In case you haven’t heard already, the Buckeyes received a major BOOM for their 2022 recruiting class on Tuesday thanks to the commitment of Indiana native, Caden Curry. Picking Ohio State over other suitors such as Alabama, Indiana, Oregon, and Clemson, the Buckeyes yet again won out for a top defensive lineman and have position coach Larry Johnson in large part to thank for this latest addition. Whether it be his track record itself or the development he offers his players, Johnson’s efforts on the trail have paid off in a major way as this class needed to reload along the defensive line.
The 14th-ranked defensive lineman in the class, Curry is also considered to be the third-best player in Indiana and 88th best player nationally regardless of position per the 24Ssports Composite. Easily the player along the defensive line the Buckeyes recruited both the longest and hardest in this 2022 cycle, if you’re reading this chances are you already knew how important landing Curry was for the coaching staff. Fortunately, the staff and their relentless efforts in pursuit of the Center Grove product and his services has finally paid off.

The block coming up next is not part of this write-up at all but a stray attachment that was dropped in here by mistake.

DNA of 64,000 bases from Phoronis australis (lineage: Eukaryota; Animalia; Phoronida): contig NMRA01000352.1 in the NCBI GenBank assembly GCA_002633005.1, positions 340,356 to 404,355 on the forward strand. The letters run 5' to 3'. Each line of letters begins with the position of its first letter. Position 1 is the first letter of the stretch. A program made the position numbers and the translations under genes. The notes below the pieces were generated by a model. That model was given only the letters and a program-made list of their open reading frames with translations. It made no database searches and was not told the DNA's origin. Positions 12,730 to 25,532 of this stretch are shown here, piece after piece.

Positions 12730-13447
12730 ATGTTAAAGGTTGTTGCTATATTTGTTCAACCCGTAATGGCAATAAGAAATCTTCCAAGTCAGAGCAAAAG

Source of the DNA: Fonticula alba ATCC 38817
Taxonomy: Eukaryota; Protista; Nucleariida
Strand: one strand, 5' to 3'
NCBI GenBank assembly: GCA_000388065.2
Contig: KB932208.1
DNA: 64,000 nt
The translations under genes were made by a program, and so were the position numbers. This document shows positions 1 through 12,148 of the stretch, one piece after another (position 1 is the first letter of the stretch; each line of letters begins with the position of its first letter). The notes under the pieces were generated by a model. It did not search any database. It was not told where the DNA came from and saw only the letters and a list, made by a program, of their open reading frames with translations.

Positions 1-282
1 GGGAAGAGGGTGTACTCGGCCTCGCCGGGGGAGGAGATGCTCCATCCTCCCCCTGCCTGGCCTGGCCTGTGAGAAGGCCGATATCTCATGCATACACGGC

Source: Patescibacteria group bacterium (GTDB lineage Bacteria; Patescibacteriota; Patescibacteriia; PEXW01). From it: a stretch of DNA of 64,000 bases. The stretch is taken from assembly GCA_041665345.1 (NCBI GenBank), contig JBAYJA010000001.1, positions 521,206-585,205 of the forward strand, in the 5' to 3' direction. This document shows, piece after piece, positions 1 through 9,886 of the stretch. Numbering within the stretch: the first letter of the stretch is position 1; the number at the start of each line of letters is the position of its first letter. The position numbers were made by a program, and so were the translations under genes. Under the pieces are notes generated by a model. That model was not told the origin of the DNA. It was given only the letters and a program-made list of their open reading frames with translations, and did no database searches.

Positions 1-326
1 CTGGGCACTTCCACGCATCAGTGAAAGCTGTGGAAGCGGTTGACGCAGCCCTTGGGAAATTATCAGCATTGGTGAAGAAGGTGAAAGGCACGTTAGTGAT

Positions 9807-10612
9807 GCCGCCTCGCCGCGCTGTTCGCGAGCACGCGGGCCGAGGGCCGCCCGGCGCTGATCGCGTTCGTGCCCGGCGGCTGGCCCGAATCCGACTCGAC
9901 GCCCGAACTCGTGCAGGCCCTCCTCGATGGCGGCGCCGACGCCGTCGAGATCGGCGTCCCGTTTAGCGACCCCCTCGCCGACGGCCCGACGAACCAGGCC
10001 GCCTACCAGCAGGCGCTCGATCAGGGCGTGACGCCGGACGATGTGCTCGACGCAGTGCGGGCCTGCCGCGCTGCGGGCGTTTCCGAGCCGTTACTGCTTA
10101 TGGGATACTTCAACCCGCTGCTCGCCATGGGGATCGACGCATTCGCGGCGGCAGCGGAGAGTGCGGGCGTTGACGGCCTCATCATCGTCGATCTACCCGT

There’s a lot to be excited about when it comes to Curry and what he’ll bring to the Buckeyes in terms of his on field abilities. With Ohio State likely losing some key depth pieces on the defensive line, the staff knew this cycle would need to be a big one for future success. For many reasons, Curry checks most if not all of the boxes. Without further hesitation, let’s get into a couple of the biggest assets Curry will bring the Ohio State defense thanks to his elite skillset.
Versatility to play multiple spots
Without getting into too much scheme, the Buckeyes tend to recruit defensive ends who specialize in rushing the passer and defensive tackles who can do the same, but more so focus on stopping the rush thanks to their bigger body types. Each year we see Ohio State play their four-down front, and whether it’s the typical two ends and two tackles or their “rushmen” package with four defensive end body types, the Buckeyes like variety and love when one of their players can play multiple spots in the trenches, lining up both inside and on the edge.